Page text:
Why does biodiversity grade from exuberance at the equator through moderation at mid-latitudes toward monotony at higher ones? Data from an international network of long-term forest dynamics research sites is finally providing an answer.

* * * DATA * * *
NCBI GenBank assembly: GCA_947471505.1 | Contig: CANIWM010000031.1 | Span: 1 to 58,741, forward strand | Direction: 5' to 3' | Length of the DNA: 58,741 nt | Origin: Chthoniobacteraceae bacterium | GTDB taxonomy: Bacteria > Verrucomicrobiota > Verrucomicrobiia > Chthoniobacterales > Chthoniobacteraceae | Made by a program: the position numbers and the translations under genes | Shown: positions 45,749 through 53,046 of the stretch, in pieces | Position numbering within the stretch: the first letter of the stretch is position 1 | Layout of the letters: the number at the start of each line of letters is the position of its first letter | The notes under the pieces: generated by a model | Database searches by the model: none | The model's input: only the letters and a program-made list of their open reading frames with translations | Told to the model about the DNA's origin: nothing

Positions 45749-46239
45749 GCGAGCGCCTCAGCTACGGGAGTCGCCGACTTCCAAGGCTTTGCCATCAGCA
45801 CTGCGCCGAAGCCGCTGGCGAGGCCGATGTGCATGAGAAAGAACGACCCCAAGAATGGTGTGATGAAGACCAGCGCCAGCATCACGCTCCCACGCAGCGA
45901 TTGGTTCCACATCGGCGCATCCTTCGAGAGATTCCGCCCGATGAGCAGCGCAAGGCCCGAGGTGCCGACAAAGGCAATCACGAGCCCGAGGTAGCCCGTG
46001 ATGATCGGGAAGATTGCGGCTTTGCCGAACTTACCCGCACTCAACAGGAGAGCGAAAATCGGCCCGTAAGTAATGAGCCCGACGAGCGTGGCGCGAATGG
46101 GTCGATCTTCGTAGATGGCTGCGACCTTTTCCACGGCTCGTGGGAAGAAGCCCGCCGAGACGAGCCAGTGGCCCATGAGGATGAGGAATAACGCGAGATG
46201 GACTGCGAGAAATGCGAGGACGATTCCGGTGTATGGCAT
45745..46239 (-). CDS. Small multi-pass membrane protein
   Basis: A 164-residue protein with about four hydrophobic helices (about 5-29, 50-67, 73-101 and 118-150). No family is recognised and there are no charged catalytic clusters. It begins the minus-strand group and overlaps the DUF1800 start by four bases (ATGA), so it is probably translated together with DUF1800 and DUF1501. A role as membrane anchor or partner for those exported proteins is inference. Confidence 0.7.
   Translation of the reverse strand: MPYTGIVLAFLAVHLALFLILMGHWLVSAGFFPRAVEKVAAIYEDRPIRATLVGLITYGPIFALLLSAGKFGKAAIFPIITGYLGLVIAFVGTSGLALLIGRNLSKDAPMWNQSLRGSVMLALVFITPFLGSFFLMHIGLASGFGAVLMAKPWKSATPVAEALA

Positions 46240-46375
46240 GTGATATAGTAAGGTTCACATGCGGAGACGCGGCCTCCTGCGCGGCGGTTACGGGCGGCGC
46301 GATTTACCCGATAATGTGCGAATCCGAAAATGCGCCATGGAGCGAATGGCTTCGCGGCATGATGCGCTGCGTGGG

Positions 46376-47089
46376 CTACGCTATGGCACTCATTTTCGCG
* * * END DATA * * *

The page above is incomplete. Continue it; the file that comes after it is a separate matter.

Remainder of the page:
A 60-acre plot in Washington University in St. Louis’ Tyson Research Center has been named a Forest Global Earth Observatory, or ForestGEO. The oak-hickory forest in the rolling foothills of the Ozarks joins a network of 51 long-term forest study sites in 23 countries, including eight others in the United States. Together, the forests, containing roughly 8,500 species and 4.5 million individual trees, comprise the largest, systematically studied network of forest-ecology plots in the world.